Inaugural Gold Mass and lecture uplift those in science and engineering
The inaugural Gold Mass and lecture at the University of Notre Dame was held on Nov. 15, 2017, the feast day of Saint Albert the Great, the patron saint of scientists. The events, a campus-wide collaboration among several colleges, centers and institutes, drew hundreds.
Initiated last year by the Society of Catholic Scientists, the Gold Mass—named because of the hood color worn by those graduating with doctoral degrees in science—is a new tradition to uplift those in engineering and science (much like the Blue Mass, for police officers, or the Red Mass, for those in the legal profession). The first Gold Mass was held at the Massachusetts Institute of Technology on Nov. 15, 2016, Rev. Terrence Ehrman, C.S.C., assistant director for Life Sciences Research and Outreach for the Center for Theology, Science and Human Flourishing, was eager to bring this Mass, accompanied by a lecture, to Notre Dame. The University was one of the seven campuses to hold a Gold Mass in 2017.
Rev. Terrence Ehrman
Peter Kilpatrick, the McCloskey Dean of Engineering, was key in planning and making this year’s event a reality. In addition to the College of Engineering and the Center for Theology, Science and Human Flourishing, the Gold Mass and lecture was also sponsored by the College of Science, the Center for Ethics and Culture, the Institute for Church Life, and the Environmental Change Initiative.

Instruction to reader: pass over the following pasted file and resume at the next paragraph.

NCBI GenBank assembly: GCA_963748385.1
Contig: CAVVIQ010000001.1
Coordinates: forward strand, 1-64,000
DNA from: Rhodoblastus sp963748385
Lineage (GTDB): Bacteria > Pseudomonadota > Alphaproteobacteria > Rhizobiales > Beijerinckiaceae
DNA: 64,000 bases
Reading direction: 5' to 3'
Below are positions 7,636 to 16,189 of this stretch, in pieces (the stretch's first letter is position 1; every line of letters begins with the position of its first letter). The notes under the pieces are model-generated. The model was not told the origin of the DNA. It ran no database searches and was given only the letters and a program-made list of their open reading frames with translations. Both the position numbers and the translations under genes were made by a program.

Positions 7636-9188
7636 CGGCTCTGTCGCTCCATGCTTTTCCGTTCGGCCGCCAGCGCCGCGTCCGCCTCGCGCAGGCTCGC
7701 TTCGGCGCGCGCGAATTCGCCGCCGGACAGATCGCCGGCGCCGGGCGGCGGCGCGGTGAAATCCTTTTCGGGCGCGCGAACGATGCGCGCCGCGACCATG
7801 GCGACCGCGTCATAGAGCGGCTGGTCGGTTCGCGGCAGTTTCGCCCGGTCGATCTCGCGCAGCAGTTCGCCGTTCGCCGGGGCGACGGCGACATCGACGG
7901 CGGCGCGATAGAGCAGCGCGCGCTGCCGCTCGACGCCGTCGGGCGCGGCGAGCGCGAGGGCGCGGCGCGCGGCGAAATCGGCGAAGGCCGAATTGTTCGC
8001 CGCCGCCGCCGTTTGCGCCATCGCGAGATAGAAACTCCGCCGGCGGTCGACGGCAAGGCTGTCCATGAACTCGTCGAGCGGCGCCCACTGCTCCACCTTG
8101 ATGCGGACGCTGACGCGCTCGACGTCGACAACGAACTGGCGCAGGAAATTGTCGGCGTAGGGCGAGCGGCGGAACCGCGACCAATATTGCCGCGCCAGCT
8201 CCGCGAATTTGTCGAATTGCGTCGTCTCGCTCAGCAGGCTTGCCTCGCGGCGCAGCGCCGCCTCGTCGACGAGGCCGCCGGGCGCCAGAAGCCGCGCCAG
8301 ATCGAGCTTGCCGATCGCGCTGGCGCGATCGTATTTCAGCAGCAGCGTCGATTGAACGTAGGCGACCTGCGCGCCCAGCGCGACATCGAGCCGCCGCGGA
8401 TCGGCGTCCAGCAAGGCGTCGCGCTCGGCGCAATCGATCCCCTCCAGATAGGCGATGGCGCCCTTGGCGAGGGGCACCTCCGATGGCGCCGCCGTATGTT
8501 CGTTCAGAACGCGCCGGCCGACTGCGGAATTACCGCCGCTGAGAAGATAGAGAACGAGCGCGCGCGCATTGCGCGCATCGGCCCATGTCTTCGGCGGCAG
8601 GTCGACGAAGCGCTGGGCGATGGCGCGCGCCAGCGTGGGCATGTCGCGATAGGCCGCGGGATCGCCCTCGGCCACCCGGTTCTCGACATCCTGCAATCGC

“The Mass and lecture help us remember and celebrate our Notre Dame mission — that students, faculty and staff across the University put their scientific and engineering skills and expertise to use every day to enable the common good, and educate the next generation of leaders out of love of God and love of neighbor,” Kilpatrick said. “It is a way to live out effectively our faith through science and engineering.”
About 300 people attended Mass at the Basilica of the Sacred Heart, and more than 250 attended the Charles Edison Lecture Series-sponsored talk that followed in Jordan Hall of Science, by speaker Jonathan Lunine. Lunine is the David C. Duncan Professor in the Physical Sciences at Cornell University and director of the Cornell Center for Astrophysics and Planetary Science.